What matters to you? Do you take a stand for it? What are you like with saying NO? How might you and your clients benefit from harnessing your righteous anger?

As the day came to close, what might we do, we asked ourselves. What might we start doing tomorrow to bring this conversation to life in our work? The answers from this group were:

· Personally commit to love. If it means something to you, if you think it matters, then take a stand for it yourself. Set an intention to ‘be more love’. Let love be your guiding principle in your leadership and your OD work. We heard from one participant how making that commitment really made a difference to how she showed up in her leadership role and other people noticed the difference immediately.
· Find a way to bring the word love into conversations. Start conversations about love. Surface the word. If it is taboo, then speaking about it can only be a good thing.
· Through that approach, learn who also might be open in your organisation to exploring a more loving way to work, do business, relate to each other. Start a piece of action-research with like minded people, run this research survey in your own organisation.
· If as human beings we are hard wired for love – if we ARE love – then organisations can’t be loveless. So find the examples of love in your organisation and amplify them, build on them, share them. And when you find them, be bold and call it love.
· Look at all your OD interventions and ask ‘where is the love in this?’ and ‘how could this piece of work include more opportunities for love?’ Most models and frameworks that inform our practice don’t seem to have space for human connection or for much approaching love. So adapt them to suit your (loving) purpose.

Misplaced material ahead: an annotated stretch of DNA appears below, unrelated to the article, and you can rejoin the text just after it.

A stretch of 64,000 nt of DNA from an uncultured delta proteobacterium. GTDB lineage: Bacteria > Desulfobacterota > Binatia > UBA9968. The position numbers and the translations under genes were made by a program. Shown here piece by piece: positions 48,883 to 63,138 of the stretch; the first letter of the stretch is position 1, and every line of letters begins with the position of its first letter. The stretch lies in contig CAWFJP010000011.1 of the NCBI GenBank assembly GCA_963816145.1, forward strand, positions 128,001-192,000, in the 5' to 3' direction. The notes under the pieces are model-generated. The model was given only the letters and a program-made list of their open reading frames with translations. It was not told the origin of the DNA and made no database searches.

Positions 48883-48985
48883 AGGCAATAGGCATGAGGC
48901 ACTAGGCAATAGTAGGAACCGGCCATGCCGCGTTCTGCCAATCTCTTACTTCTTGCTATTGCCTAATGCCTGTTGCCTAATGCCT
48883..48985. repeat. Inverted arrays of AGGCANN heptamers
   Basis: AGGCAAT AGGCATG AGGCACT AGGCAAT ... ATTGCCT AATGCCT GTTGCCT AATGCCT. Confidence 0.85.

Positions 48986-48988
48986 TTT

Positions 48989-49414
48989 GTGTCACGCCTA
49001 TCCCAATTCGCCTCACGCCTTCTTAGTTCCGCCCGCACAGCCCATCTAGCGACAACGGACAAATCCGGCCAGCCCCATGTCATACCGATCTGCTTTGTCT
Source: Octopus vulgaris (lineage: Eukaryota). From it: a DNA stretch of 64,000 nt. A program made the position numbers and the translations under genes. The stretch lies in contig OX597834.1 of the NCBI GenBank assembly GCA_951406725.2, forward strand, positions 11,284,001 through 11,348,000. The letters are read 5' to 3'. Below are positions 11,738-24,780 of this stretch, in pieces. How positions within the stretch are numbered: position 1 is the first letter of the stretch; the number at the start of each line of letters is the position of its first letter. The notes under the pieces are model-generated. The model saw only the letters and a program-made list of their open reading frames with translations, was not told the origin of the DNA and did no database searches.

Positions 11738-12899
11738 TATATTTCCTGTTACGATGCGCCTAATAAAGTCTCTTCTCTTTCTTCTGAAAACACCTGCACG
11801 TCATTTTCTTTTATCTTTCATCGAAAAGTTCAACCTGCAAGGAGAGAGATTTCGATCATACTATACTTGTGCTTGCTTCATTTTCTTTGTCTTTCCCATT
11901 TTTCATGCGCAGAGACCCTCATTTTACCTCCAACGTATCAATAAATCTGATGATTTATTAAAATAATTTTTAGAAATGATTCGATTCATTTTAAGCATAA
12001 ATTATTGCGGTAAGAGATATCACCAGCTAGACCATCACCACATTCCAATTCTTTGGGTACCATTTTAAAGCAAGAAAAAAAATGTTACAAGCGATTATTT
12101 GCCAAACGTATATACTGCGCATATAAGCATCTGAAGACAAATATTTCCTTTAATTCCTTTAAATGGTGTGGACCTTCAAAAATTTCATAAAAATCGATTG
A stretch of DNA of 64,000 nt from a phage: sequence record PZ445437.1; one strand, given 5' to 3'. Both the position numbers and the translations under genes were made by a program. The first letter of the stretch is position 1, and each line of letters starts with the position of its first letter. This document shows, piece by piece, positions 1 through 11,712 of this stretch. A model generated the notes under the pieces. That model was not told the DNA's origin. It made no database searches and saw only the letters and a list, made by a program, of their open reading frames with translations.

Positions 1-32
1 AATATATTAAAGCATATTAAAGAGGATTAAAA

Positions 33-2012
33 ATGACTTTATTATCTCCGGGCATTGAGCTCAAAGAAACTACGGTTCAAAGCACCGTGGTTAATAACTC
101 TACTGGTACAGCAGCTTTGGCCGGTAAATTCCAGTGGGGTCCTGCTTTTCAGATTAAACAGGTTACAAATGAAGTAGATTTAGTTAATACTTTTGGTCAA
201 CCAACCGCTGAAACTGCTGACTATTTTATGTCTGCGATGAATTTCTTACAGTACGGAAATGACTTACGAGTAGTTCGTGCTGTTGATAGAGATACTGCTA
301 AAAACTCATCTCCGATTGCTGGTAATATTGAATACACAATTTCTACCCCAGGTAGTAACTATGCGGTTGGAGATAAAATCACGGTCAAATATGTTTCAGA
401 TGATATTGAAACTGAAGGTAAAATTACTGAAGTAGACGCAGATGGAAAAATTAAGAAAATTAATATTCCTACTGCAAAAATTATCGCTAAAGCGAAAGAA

· Speak the truth. If love also allows for righteous anger, then ‘speaking truth to power’ is a form of love. Be courageous enough to call out unkindness or policies and practices that are unloving. Get clear on what matters to you and take a stand for it.

As I say, it was a cracking day 🙂
Helena x

I have a monthly Newsletter with blogs, book reviews etc about love and leadership – that also lets you know when I have events coming up. You can subscribe here. There’s more writing on my Blog Pages and you can always find me on Twitter using @HelenaClayton.

References

The workshop was part of the OD Network Europe calendar of events. If you’re not a member, do consider joining not least because they have a great Conference coming up in April on the theme of disruption.

You can download a copy of the research report here (no email data capture involved). Did I tell you already that it took first prize in the Roffey Park Research competition 😊 Details of all references in this post are at the back of this report other than:

(1) From a podcast by US pastor, John Mark Comer

(2) From OD specialist Naomi Stanford, a quote I collected from something she wrote some time ago.

(3) Cheung-Judge M-Y and Holbeche, L (2015) Organisation Development: a Practitioners Guide for OD and HR, Kogan Page

(4) Anderson, L (2019) Metamodernity: Meaning and Hope in a Complex World, Bildung